Six months went by fast and soon it was time for a baby. I never went into labor, so we had to jump start it with Pitocin, because I was two weeks overdue. I knew I was in for a long labor, so I grabbed my favorite book, Peter the Great, which I had already read. This is the book my mother had given me nine months ago, whose author’s son has hemophilia. Oh boy, would that make an impression soon. At the hospital, the nurses teased me as they saw me lying in bed in labor, reading this historical book with a yellow highlighter. “Studying for a test tomorrow?” one of them joked.
My baby was born by C-section and the next day, the doctor came into my room with a puzzled look on his face. He had circumcised our son, and “It bled for about 30 minutes,” he said, literally scratching his head. “In 30 years, I’ve never seen that.” In the back of my mind, I heard myself say, That author’s son has hemophilia…
He stitched our newborn up and when I saw him, he seemed fine. He was big–nine and a half pounds! We took him home two days later. One week later, around midnight, I went to change his diaper, and was shocked to see it saturated with blood. The entire diaper was red. I called the doctor, and he said to bring him to the ER. Our first ER trip at 1 am, with me still recovering from a C-Section. At that time Children’s Hospital in Boston was rather old and in need of repair. My husband went with our newborn into an exam room; they had me sit outside. I was crying to myself with no one around. Hearing my newborn scream for the next hour, two hours, was torture. My husband was excellent; he stayed with our son, talking to him, calming the situation down.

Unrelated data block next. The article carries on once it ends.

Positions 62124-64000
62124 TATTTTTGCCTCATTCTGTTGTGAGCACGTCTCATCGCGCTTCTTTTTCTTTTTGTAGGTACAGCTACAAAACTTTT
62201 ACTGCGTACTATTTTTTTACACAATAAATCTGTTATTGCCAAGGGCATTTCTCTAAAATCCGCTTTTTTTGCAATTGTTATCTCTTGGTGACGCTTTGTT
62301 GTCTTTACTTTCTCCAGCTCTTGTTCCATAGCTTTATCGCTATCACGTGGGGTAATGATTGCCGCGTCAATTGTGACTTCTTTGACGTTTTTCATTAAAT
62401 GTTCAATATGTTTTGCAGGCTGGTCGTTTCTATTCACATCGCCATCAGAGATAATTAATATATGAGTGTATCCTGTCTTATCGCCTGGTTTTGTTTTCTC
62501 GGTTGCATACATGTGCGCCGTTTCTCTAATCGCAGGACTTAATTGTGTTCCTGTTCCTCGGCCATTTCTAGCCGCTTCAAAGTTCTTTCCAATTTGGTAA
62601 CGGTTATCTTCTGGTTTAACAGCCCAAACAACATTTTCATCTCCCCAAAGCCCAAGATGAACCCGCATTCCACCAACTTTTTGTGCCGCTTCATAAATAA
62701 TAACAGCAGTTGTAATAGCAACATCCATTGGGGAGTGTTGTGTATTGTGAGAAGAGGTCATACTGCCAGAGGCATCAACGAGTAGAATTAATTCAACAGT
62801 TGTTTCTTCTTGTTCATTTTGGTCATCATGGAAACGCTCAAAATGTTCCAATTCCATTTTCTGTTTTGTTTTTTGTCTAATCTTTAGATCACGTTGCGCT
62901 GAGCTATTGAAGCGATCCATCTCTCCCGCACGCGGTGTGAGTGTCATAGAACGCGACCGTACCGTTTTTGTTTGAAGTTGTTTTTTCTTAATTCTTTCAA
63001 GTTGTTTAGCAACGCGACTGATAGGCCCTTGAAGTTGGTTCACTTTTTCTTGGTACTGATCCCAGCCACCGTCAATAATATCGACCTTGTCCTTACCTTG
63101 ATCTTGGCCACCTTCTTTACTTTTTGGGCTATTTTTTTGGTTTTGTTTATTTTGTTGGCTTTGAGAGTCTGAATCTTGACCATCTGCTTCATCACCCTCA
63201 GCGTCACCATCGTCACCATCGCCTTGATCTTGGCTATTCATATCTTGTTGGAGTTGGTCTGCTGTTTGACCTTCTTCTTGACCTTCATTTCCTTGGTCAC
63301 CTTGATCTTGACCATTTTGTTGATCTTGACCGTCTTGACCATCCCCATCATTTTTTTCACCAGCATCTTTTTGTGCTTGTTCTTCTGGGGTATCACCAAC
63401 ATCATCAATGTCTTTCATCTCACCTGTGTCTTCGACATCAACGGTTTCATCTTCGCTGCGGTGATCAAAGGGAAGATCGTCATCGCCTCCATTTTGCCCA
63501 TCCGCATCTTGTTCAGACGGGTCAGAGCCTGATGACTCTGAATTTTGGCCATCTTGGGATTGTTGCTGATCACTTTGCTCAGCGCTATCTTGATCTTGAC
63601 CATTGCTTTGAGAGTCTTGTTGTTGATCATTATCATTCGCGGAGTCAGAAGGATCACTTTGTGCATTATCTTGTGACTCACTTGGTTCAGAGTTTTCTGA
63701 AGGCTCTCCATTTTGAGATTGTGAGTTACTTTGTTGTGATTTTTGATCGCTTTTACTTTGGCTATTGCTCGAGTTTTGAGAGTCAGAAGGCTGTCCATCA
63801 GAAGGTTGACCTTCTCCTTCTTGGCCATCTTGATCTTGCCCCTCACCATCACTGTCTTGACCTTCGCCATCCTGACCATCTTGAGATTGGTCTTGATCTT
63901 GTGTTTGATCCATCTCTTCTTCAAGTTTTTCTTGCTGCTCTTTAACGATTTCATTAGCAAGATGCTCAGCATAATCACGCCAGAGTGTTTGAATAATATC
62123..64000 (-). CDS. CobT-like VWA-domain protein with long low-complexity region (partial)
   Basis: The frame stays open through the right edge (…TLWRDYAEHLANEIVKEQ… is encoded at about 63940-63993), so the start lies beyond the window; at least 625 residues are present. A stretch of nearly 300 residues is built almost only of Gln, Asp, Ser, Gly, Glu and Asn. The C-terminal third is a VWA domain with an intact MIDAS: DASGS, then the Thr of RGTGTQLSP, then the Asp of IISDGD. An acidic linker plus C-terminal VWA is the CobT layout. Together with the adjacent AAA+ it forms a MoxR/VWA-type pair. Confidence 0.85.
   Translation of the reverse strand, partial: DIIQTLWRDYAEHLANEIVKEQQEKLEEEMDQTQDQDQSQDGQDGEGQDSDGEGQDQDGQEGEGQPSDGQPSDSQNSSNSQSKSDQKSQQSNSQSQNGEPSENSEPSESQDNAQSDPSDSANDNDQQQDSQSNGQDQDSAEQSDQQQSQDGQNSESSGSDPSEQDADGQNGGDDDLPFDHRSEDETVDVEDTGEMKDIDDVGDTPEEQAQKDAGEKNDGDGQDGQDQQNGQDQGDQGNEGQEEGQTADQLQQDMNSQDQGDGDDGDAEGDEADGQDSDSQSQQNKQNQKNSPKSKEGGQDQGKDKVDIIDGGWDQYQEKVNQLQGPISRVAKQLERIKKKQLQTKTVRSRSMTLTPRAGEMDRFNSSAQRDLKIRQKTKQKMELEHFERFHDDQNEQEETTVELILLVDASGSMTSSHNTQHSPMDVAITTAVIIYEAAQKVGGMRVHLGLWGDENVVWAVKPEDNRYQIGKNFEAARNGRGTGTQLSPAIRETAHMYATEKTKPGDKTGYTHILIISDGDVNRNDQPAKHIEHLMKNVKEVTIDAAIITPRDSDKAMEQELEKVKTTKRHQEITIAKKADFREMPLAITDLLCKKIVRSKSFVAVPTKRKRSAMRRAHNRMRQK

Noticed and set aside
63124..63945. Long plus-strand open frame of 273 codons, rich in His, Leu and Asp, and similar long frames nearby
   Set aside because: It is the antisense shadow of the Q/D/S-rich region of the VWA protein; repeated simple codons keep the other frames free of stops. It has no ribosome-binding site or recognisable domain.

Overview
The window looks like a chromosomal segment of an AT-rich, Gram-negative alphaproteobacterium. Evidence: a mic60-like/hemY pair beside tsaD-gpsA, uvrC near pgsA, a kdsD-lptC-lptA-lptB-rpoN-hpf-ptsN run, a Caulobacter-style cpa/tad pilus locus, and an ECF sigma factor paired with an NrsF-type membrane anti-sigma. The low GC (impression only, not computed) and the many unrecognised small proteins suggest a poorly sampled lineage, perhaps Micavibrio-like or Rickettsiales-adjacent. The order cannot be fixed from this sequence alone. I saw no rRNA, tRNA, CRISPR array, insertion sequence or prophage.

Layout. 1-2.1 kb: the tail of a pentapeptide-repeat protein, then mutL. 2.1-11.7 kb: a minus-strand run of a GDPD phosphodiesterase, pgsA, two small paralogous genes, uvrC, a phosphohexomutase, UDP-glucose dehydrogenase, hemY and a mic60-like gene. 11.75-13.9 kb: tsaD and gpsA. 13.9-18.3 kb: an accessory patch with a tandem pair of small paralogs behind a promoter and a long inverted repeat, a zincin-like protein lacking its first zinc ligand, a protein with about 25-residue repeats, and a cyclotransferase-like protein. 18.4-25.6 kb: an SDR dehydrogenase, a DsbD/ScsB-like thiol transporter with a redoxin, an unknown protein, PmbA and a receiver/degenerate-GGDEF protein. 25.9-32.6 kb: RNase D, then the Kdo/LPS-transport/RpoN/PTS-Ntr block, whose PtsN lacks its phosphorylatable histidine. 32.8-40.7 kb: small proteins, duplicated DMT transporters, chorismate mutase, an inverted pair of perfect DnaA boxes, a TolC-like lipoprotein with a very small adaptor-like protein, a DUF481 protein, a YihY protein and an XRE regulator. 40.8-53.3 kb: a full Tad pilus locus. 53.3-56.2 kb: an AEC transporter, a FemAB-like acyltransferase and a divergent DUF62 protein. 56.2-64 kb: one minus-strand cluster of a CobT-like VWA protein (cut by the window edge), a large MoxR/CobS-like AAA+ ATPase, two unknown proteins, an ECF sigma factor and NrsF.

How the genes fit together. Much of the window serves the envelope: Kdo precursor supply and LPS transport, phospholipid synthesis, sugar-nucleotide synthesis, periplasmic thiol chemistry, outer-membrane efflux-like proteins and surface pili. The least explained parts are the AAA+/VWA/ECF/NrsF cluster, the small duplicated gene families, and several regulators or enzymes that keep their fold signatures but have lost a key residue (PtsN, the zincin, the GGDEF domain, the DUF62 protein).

The ER doctor seemed more worried about me. It was 3 am, I was in the ugly waiting room alone, still not feeling great from the birth or lack of sleep or worry I could not stop crying. The baby’s screaming drove a knife through me. By 6 am, the baby was asleep, having survived the stitching, and we headed home, utterly drained. We had not slept in 24 hours.
It would be a month before we got the news. Meanwhile everything healed and life went on. Until the phone rang on a Friday afternoon in October. The voice of Jocelyn, a woman who would become our nurse and lifelong friend, was on the other end: “Laurie, this is Children’s Hospital calling. We have the results in from the blood tests. Your son has hemophilia A.”
Just like the author’s son. The author of the book I was reading the night I gave birth. The book my mother gave me nine months ago…
I felt a rushing noise in my ears that made it hard to hear what she was telling me. “Now, the clinic is closing for the weekend. If anything happens, if he bleeds, bring him in to the ER. We will need to give him an injection of medicine to clot his blood…”
While she was talking, I looked at my fluffy-headed, blond-haired one month old, innocently asleep in his bassinet, wearing a onesie. He looked perfect. What was this woman talking about? This was like a jail sentence!
I knew how to fix this. I hung up on her. And felt instantly back in control.
Next week: First clinic visit and weird circumstances continue!